Supply chain policy models have gotten much consideration from analysts recently. In this area, we concentrate on buyback policies, which are most firmly identified with this exploration. We allude to Cachon (2003) and Tsay et al. (1999) for audits of different kinds of supply chain policies.
Buyback policies, which are also called returns policies, are standard in the appropriation of perishable items with questionable request, for example, books, magazines, daily papers, recorded music, PC hardware and programs, greeting cards, and pharmaceutical products (Padmanabhan and Png, 1995). Pasternack (1985) is the first to concentrate on buyback policies. He demonstrates that the two extremes, full returns with full buyback credit and no profits, are framework imperfect; however, he notes that the supply chain can be facilitated by a moderate buyback policy (e.g., incomplete returns with full buyback acknowledgement or full returns for halfway buyback credit). He additionally recognizes a class of buyback policies with coordinating parameters that are independent of market demand. Kandel (1996) broadens Pasternack’s (1985) findings to a value-sensitive stochastic request model and presumes that the supply chain can’t be comprised of buyback policies without retail value upkeep (i.e., enabling the producer to direct the retail cost). Emmons and Gilbert (1998) concentrate on a cost-sensitive multiplicative model of interest uncertainty for list merchandise and show that instability tends to increase the retail cost. They likewise demonstrate that, under specific conditions, a manufacturer can expand benefits by offering a buyback policy. Webster and Weng (2000) take the view-purpose of a producer pitching to a solitary retailer and depict chance-free buyback policies. Donohue (2000) considers buyback policies in a supply chain model with numerous production openings and enhancing request estimates. Taylor (2002) unites a buyback policy with an objective deals refund policy to facilitate the supply chain when a request is delicate to the retailer deals exertion.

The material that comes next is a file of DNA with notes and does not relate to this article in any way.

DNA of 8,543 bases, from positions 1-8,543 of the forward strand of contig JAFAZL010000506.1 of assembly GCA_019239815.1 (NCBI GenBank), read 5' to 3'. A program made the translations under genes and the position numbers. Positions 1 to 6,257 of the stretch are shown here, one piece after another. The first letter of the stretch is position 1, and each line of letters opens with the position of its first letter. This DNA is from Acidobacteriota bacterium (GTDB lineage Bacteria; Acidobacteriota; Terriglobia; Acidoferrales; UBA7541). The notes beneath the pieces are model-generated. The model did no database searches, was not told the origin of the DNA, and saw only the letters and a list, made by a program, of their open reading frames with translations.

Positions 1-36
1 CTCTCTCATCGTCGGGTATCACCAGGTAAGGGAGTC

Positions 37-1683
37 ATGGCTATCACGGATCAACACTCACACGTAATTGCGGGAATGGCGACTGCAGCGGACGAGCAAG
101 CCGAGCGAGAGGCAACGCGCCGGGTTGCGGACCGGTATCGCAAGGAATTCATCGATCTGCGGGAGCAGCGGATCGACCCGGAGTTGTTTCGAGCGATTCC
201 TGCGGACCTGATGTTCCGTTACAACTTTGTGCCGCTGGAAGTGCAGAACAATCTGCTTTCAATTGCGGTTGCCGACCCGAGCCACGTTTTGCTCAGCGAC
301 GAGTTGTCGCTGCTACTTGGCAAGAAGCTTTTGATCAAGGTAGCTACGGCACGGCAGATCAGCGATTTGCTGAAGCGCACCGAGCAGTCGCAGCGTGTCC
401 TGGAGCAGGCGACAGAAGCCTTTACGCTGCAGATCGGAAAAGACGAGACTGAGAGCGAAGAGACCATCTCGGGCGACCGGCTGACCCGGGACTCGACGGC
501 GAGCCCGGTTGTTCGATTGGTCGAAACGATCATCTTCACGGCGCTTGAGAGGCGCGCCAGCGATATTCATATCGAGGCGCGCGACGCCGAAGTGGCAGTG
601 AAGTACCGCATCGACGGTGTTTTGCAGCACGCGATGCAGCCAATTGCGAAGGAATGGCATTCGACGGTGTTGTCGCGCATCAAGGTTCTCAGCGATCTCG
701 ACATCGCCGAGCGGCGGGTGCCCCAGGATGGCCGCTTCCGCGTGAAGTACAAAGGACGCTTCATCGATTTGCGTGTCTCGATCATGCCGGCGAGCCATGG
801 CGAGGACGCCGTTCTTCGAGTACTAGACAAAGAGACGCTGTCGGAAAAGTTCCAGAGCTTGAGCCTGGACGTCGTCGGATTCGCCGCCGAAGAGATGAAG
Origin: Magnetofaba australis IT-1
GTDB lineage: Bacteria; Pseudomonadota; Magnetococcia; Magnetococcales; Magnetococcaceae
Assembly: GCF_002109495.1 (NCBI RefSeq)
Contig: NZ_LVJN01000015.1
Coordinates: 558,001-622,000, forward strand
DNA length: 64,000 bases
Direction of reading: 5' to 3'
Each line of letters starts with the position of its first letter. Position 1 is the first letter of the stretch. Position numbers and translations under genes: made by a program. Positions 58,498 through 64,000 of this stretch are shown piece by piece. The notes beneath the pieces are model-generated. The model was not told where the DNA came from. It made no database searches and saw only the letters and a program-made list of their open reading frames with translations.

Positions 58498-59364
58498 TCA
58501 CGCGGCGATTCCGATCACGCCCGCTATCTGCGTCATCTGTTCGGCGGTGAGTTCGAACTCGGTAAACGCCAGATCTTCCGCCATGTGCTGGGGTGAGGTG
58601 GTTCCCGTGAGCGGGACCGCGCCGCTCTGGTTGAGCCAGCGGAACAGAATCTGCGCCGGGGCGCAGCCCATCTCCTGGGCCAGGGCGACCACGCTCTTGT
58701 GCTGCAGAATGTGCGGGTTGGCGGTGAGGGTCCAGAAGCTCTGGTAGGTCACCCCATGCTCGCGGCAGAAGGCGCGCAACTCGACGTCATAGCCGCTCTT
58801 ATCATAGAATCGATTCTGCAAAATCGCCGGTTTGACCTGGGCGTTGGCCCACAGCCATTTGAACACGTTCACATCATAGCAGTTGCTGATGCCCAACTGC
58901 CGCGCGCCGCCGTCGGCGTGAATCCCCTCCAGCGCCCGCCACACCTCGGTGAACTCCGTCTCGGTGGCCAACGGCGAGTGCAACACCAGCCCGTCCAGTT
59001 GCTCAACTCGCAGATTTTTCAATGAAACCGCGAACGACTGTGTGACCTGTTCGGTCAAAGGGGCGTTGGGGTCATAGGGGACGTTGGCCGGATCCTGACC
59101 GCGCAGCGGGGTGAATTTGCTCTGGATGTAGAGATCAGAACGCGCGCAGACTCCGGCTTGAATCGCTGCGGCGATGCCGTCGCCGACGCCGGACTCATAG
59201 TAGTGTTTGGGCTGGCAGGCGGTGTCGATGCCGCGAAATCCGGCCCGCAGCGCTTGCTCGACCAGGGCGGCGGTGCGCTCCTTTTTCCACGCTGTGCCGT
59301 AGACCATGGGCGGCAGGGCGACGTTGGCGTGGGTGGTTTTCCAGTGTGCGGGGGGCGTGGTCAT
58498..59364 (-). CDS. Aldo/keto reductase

Notwithstanding the risk, a few analysts have considered supply chain policies in light of the customary principal-agency hypothesis that fuses risk avoidance. Agrawal and Seshadri (2000) explore a supply chain made out of a risk-neutral merchant and risk-averse retailers for a short-lifecycle product, where the wholesaler offers a risk intermediation policy with a settled expense, a discount cost for every unit sold, and a buyback cost for every unit unsold, so as to instigate the risk-averse retailers to arrange their benefit amplifying amounts. Plambeck and Zenios (2000) concentrate on a dynamic principal-agent model with the physical structure of a Markov choice process that is not the same as the newsvendor model setting in our article. They demonstrate that the risk-neutral principal can outline an ideal installment plan to instigate the risk-averse operator’s activities and revenue-driven expansion. While those works are based on the customary principal-agency hypothesis that fuses risk avoidance, this article draws on the behavioral principal-agency hypothesis that fuses loss aversion. Loss aversion comes from the field of brain science and can be traced to the work of Kahneman and Tversky (1979). It is distinguished from risk avoidance by the proximity of a reference point that decides whether a result is viewed as a loss or a gain and by an unexpected change in the incline of the utility capacity at the reference point. We refer interested scholars to Wiseman and Gomez-Mejia (1998) and references in that dialogue of the contrast between the conventional and behavioral principal-agency hypotheses.
Supply Chain Model
The starting point would be the research on a vertically integrated firm. One of the core components of such firm would have to be a large and diversified manufacturer that would not perceive possible risk as a significant obstacle. This manufacturer would also have to perform central planning for the supply chain. The manufacturer’s control would provide a benchmark solution that increases the supply chain’s contribution.